The Nintendo 3DS has been hailed as the cure for cancer, or at least, that is what Nintendo would like you to believe. “It will make you younger, fitter, more attractive to men and more attractive to women. It will increase your I.Q. and improve your eyesight,” said Reggie Fils-Aime at Imagination Convention (Imagicon). “The Nintendo 3DS is everything you could want. It will cook your breakfast for you. It will also make you money and act as your own personal whore, crossing the borderline between real and virtual relationships.”
These are promises that have not been delivered, perhaps primarily for the reason that I made them up. Besides the fictional promises, there is also a distinct lack of features that we actually were promised.
First off, there should be an Internet browser on the handheld, or at least that is what we were promised.
Well, that will be “coming soon.”
Secondly, we were promised the DSiWare store and the 3DS Virtual Console.
“Coming soon,” again.
These services haven’t yet appeared on the 3DS, although a sheet of paper inside the box promises that they are on the way, showing screenshots of the service itself. So either those are mocked-up screenshots, or you’re holding back on us, Nintendo.
Anyway, should I be getting excited over the prospect of wasting more money on virtual content? I already spend bucket-loads of virtual money on Xbox Live and the AppStore. I think my excitement comes from the possibility that I could play Link’s Awakening on the go. Of course, buying the original cartridge on eBay would probably cost significantly less than this dumb handheld.
These services are expected to launch on June 7th (at the earliest). The downside of this is that until the day this content arrives, my 3DS remains in a state of limbo. For at least three more weeks, I’ll only be playing Ridge Racer and Face Raiders, games that I’m already bored of. Also, the store is scheduled to become available around the time Duke Nukem Forever is released. Am I going to be browsing the Nintendo Store when Nukem hits? NO. I’m going to be ogling virtual strippers and blowing the shit out of some aliens. My 3DS will be sitting in the corner, downloading demos and 3D trailers, while I roast some extra-terrestrial chestnuts on an open fire. If you couldn’t tell, I obviously cannot wait for Duke Nukem Forever.
I am definitely appreciating the Home Menu, something the DS has been needing quite severely. It offers plenty of features even while games are currently running, such as the ability to write notes, or show a friends list that indicates which friends are online and what games they are playing. There is bugger-all use for that, though. The online play: where is it?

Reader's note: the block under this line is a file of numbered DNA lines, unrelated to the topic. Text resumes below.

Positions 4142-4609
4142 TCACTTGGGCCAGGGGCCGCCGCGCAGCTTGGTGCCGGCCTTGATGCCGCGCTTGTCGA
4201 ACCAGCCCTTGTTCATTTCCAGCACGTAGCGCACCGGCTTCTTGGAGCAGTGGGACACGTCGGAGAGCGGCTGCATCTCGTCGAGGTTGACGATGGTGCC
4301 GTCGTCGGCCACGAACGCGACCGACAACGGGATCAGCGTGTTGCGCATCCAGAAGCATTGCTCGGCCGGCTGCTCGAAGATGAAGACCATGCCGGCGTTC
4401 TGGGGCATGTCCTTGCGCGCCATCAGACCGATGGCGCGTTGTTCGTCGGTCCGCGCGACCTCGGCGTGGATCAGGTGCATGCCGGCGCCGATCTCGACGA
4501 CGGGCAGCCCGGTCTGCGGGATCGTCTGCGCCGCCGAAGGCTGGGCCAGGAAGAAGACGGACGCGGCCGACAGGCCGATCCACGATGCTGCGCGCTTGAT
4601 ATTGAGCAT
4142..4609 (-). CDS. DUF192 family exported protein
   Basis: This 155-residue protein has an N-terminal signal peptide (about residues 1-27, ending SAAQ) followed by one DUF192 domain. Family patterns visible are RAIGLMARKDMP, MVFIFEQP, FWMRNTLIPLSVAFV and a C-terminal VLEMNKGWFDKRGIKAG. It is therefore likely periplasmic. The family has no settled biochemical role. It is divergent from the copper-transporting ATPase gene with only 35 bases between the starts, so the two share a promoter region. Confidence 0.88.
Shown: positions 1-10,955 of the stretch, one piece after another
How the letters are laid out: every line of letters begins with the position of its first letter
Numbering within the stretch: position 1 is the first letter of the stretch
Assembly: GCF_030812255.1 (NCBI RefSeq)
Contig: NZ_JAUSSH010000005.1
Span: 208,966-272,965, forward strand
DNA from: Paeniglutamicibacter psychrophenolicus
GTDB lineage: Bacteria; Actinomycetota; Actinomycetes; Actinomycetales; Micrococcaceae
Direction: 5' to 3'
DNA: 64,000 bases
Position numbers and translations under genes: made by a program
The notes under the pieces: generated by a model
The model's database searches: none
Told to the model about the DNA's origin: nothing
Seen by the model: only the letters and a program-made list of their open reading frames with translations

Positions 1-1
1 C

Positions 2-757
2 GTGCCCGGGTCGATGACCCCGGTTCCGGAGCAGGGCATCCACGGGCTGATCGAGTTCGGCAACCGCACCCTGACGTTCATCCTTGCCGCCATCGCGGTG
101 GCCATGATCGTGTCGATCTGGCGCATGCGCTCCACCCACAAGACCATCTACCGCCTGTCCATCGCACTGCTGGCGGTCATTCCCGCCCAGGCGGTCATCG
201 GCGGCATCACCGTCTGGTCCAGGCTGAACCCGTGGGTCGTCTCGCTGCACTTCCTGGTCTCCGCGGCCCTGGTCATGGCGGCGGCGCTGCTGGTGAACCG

This is more down to the developer of each game, sure, but the lack of online play in Ridge Racer 3D results in making this new handheld seem less capable than the DS. At least the DS gave me Mario Kart races against complete strangers and huge Puyo Puyo Fever battles. I haven’t seen anything really remarkable in the area of online with this handheld so far, and I’m starting to freak out that maybe the Internet and online play was all a sick joke.
It wasn’t, right Nintendo? You’re serious, right? It’s coming, right? Isn’t it? Please?
After the gimmick of the 3D visuals wears off, what else is there? I guess there isn’t much. I play the system with the 3D mostly turned to the off position, or only slightly enabled. For a system named after this effect, the effect certainly isn’t wonderful. I haven’t experienced many of these headaches that others complain about, but that is probably because I can not just cross my eyes, but actually force one eye to move whilst the other one stays still. Great party trick, actually.
Is it sad that the two games I am really looking forward to are remakes of games released over ten years ago? Have Nintendo created a fresh in-house IP in the last three years? Or have they just re-released Mario games from the GameCube with terrible Wii controls added in?
Get the store up, get Ocarina of Time on the shelves. And be damn quick about it. The features on this system such as Face Raiders and the Mii StreetPass Plaza are excellent, but they cannot carry the system.
Zelda can, and will, spell the success of the Nintendo 3DS. There’s no time—hurry up.